Do not litter your masks
For those of us who take note of the problem of litter (and who often bring along a bag to pick up litter when we are walking along a beach), we are accustomed to the plethora of styrofoam cups and single-use plastic bottles that have been discarded carelessly by our fellow citizens, some of whom seem to treat the environment as their personal trash bin.
But in the past few months we have noticed a new kind of litter that has become prevalent along our roads and on our beaches: Discarded face masks.
The masks that comprise most of the littering problem are the light-blue, layered masks with elastic bands for the ears. These are lightweight, single-use masks that blow easily in the wind and often end up along the shoreline and eventually in our waterways.
If the stuff that comprises litter is representative of our disposable society, then it is a good thing to see that people are using face masks, an indication that we are heeding public health warnings about the best way to prevent the spread of Covid-19.
However, being a good citizen in that regard does not absolve mask-users of the obligation to dispose of their masks properly, let alone give them the right to toss them onto public property.
So please be sure to toss those masks into a trash-bin — that’s as simple as it gets.
College sports has serious risks for athletes
When President Trump was in New Hampshire for a campaign rally two weeks ago, he implored the Big 10 athletic directors to reconsider their recent decision to postpone their college football season from fall until the spring.
“Big Ten, get with it! Open up your season, Big Ten. These are young strong guys – they’re not gonna’ be affected by the virus…These are big, strong guys. They will be just fine,” Trump said.
However, as with so many comments made by Trump these past seven months concerning the coronavirus, the reality is the opposite of Trump’s pronouncements.
At least 10 Big 10 football players have been diagnosed with myocarditis, a viral infection of the heart muscle caused by a Covid-19 infection. This is the same condition that has afflicted Red Sox star starting pitcher Eduardo Rodriguez, who contracted Covid-19 on August 1 and who now suffers from myocarditis, forcing him to end his season.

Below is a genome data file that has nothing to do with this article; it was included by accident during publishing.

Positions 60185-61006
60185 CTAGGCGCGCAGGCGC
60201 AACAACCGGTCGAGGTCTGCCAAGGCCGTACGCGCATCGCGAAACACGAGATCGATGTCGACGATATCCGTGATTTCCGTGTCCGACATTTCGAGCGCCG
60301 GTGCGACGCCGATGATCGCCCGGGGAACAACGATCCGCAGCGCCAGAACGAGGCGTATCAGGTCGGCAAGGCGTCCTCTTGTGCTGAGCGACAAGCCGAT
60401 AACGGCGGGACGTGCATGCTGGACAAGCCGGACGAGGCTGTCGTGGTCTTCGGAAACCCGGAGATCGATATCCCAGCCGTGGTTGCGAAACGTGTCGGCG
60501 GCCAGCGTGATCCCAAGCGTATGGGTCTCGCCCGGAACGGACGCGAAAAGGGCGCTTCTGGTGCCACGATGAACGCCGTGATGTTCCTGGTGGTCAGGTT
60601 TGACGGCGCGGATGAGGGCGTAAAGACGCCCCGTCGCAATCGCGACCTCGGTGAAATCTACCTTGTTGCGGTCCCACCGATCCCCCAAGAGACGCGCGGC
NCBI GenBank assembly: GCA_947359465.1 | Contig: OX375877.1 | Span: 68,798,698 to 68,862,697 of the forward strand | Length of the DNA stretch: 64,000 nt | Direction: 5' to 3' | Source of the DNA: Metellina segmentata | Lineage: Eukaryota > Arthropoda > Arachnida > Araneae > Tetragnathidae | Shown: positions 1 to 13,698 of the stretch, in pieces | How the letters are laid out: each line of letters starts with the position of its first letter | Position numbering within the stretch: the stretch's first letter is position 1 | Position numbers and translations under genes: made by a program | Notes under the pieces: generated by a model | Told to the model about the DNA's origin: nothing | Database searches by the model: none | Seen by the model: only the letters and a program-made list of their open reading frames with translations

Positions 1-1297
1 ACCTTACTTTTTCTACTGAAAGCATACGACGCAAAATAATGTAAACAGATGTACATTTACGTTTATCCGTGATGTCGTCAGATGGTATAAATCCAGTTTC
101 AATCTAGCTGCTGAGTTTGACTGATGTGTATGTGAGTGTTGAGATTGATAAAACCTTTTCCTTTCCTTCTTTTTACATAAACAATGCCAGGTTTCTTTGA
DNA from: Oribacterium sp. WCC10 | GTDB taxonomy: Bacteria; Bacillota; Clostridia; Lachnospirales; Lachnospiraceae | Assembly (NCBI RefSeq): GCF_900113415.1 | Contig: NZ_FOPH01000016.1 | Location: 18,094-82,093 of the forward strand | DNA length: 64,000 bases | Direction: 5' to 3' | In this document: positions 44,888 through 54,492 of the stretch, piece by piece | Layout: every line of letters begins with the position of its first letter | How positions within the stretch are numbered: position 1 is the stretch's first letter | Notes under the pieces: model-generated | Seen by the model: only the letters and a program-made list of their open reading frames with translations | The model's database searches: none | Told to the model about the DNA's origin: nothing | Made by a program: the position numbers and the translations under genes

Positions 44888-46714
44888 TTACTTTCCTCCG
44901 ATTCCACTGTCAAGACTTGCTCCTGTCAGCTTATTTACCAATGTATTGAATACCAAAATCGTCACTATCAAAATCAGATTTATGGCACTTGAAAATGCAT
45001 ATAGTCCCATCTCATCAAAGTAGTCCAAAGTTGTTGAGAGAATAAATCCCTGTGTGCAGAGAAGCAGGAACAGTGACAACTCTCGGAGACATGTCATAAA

Rodriguez is 27 years old and was an otherwise healthy young man who won 19 games for the Sox in 2019. However, the virus invaded his heart, as it has with so many others who have contracted this dreaded disease, and forced him to rest and recuperate.
We are learning more and more every day about the damage that Covid-19 does to just about every human organ, but one thing that has become clear is that the heart muscle is a favorite site for it to attack. A recent study in Germany showed that of 100 otherwise-healthy persons under the age of 49, 76 percent suffered damage consistent with the effects of a heart attack.
Another study recently demonstrated that there are certain, long-stringed cells unique to the heart that the virus attacks, chopping them up into tiny pieces. It is not clear whether the heart can repair this damage or whether it is permanent.
Further, as to football players in particular, while it may be true, as Trump proclaimed, that as a group they are “big strong guys,” many of them are, to put it bluntly, grossly obese, weighing upwards of 350 pounds if they are linemen.
One thing we definitely know about the virus is that the single-biggest risk factor for a serious outcome from Covid-19 is being overweight — and that would seem to place many college football players at serious jeopardy if they contract the disease.
If college football can put into place procedures that isolate football players from their campuses (where Covid-19 has been running wild in some places since schools reopened), then perhaps football can be played without risk to the young athletes.
But to encourage them to play as things stand now is simply reckless behavior that places them in jeopardy of serious, lifelong consequences affecting their health.